How Do I Handle My Guilt Over Choosing Public Schools?

Historic Strawberry SchoolhouseBy Mary Abrahamson

“Dear Sisters of Katie Luther, We have made the difficult choice of having our children in public school rather than the local Lutheran school. Though we catechize regularly in our home, we feel inundated with warnings not to trust our children to secular teaching. Despite all the time, energy, and prayer we put into this decision, I am still wracked with incredible guilt. Help?”

Dear sister, my most basic answer for almost any maternal guilt is this: think long term.

Your primary vocation is to educate your children unto Salvation. This does not happen overnight, nor is there any one way that is more sanctified than others. There are tools — tools to help parents.Lutheran parochial school is one such tool and a great gift when it is a available. And when it works.

The blessing of homeschooling, too, is wonderful when it can be done.

I did not have the option of parochial school, but I did homeschool for many years. I felt much pressure from some of my homeschool friends when I put my kids into public school. For some, the religious education delivered at home far outweighed any academic training they might have been behind on. And for others, simply the fear of exposure to undesirable aspects of public school made our choice seem neglectful or even sinful.

But me? I was so fried by that time that I had to consider all the angles of my vocations: wife, mother, catechizer, teacher, cook, house cleaner, etc. I was no longer doing any of them well. I had to let something go. We chose to let the academic training fall into the hands of others. In so doing, I lost much time with my kids, but the time I had been spending with them had deteriorated to the point I was barely functional.

It was a choice we made. In a sinful world, there will always be those forks in the road that seem bad or wrong no matter which way we turn.

Because our kids were in public school, we’ve had to counter many things we didn’t have to address while they were in the home. But we’d eventually have had to deal with these anyway.

The simple fact is there will always be things in a school — private or public — that we don’t like or that we wish were different. There will be kids exposing yours to things you’d prefer they not know. While this may be less so in a parochial school, it will still be there.

There is no place safe in this world. It is broken. Your kids, therefore, will grow up in a broken world. Whether they primarily see that brokenness in you at home, or in a parochial school, or in a public school, each different place affords different ways of teaching Law and Gospel, sin and grace.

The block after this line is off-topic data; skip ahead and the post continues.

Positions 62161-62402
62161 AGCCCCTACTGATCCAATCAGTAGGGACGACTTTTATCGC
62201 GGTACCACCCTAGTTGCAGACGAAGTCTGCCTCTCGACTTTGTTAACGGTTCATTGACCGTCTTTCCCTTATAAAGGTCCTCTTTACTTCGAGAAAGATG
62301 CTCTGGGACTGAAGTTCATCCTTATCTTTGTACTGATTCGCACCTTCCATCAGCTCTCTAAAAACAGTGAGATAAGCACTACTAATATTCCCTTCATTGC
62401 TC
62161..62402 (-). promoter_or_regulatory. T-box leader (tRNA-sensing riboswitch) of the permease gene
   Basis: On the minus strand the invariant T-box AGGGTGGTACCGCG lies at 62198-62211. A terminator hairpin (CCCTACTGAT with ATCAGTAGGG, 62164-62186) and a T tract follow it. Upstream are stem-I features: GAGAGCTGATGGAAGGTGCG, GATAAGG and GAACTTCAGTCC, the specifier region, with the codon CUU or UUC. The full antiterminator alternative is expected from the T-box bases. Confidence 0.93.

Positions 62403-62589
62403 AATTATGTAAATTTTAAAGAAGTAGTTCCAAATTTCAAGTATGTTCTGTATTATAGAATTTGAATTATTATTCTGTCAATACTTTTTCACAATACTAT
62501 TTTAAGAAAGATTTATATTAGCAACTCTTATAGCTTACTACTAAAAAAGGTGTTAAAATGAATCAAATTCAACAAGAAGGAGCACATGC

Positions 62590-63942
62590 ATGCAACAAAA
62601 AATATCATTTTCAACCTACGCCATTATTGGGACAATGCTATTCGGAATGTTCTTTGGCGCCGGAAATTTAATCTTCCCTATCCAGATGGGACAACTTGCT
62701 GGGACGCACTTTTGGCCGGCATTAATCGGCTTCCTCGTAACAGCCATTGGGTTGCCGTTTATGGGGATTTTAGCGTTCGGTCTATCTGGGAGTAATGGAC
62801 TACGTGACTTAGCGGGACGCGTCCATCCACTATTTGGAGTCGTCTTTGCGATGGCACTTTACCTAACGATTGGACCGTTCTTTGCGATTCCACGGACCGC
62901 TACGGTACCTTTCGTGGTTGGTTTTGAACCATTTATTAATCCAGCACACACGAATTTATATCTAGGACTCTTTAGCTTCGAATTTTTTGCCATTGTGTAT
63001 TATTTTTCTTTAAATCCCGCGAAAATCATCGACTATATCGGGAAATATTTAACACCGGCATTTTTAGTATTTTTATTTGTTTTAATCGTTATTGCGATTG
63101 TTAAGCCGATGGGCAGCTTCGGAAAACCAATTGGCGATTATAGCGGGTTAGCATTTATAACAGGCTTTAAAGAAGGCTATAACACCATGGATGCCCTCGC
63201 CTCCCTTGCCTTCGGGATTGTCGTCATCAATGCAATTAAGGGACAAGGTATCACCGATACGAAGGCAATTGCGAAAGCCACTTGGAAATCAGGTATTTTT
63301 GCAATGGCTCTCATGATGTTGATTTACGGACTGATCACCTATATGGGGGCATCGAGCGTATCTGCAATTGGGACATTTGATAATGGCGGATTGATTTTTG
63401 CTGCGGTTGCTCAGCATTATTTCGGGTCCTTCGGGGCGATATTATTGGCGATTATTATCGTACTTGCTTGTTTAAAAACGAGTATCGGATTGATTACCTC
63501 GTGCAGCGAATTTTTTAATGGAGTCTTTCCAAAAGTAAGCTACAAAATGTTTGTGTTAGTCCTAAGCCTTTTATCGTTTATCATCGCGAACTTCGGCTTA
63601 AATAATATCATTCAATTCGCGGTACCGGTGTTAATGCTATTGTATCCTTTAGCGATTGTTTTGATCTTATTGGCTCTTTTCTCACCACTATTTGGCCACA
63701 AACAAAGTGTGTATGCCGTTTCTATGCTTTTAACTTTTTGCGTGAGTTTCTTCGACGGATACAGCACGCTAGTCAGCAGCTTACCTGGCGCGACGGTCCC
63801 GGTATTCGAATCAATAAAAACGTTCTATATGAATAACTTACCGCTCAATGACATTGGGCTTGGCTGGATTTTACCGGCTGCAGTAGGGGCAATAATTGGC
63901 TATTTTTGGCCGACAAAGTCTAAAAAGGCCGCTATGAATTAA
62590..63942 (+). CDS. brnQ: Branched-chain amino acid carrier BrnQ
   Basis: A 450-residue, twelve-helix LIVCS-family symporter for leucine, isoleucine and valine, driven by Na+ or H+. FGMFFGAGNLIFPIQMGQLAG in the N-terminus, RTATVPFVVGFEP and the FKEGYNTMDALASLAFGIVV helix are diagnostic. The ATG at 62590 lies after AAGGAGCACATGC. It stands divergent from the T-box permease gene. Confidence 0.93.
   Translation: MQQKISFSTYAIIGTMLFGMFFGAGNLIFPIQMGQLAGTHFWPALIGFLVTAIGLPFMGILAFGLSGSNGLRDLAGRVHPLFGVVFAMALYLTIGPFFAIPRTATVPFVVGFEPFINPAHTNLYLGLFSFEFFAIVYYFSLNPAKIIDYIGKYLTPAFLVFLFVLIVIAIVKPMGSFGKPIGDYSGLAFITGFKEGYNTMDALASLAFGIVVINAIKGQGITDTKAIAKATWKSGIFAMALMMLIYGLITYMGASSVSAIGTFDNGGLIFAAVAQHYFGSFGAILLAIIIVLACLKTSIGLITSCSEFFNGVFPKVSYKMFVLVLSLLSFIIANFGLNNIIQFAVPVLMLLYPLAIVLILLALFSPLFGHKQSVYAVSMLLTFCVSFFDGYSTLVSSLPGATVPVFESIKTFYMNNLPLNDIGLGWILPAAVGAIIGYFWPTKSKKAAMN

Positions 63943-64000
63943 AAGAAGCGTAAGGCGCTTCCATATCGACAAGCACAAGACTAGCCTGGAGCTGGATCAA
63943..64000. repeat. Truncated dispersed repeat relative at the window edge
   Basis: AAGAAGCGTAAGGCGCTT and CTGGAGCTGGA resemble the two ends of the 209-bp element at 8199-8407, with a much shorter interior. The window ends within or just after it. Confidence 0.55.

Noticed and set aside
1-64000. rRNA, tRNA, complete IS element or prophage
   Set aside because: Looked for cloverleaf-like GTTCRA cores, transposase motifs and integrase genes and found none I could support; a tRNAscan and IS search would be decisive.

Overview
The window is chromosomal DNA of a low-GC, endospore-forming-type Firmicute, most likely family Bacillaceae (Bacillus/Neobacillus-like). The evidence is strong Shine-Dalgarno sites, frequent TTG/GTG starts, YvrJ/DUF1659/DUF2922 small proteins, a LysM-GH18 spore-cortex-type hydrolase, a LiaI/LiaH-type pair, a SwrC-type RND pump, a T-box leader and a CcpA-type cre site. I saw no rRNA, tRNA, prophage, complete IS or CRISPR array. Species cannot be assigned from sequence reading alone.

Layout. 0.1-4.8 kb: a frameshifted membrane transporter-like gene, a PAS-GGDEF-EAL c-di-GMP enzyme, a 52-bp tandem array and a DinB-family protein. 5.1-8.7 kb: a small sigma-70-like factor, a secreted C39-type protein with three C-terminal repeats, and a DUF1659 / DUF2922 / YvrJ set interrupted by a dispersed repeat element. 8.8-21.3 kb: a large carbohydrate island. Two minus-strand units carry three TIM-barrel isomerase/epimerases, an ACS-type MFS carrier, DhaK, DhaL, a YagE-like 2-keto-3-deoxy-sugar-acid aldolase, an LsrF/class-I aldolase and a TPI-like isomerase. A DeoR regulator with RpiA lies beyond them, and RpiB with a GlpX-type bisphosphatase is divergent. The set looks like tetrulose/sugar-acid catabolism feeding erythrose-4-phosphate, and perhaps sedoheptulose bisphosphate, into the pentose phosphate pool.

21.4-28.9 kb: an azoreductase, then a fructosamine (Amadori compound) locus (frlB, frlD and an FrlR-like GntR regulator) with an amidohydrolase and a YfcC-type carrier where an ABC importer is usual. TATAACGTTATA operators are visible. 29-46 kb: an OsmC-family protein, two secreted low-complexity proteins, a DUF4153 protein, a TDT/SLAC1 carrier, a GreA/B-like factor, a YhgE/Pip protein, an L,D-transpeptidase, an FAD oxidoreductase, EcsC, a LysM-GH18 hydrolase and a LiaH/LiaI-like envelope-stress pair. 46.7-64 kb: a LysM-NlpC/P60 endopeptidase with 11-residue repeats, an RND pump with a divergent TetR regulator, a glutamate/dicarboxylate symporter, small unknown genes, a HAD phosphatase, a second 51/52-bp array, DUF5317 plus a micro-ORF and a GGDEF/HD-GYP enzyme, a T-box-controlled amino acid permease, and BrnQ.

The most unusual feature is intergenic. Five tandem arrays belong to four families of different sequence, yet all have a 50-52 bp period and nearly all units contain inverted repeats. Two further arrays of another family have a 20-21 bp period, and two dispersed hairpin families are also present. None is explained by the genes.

No matter what you choose, there will be regrets. There will be sin. There will be things you simply cannot do. There will be things you do wrong. Each of these sins offers the chance to model repentance and forgiveness.

Of course, even something as basic and seemingly obvious, you won’t even be able to do this right all the time. Nonetheless, God’s grace is there for you: pure and rich and free and all-encompassing.

God’s providential care for His children will provide you means to teach your children, to provide for them, to contribute to their upbringing.

God can provide those things that are necessary, even if you don’t “get it done”. There are also things you deem important that God considers less important. And so He does not allow you to accomplish them.

You feel guilty, and yet God knows better than you (and me). He knows what is truly important. And He knows when it’s important for us to fail so we again may cling to Him more strongly.

It’s all so amazing really. God’s goodness, His grace, His wisdom, His care for His children. It always seems a little flippant when I say it, but it is all good. We cannot go wrong, and yet of course we do. Over and over again — but it’s covered. Jesus’ righteousness is ours — over and over again.

I know where you are, because I’ve been there. Your guilt was my guilt. I was so burdened all the time our kids were young. I compared myself to other moms, to my mom, to my grandma, to my own ideals. We all have those idols we create in our minds of how things are supposed to be. I praise God that He gave me some wonderful mentors and a great, strong husband to help me know and appreciate God’s grace and mercy toward us sinners.

Learn from the faithful mentors He provides you and the neighbors He gives to help you along the way.

Blessings and God’s Peace to you,

Mary Abrahamson

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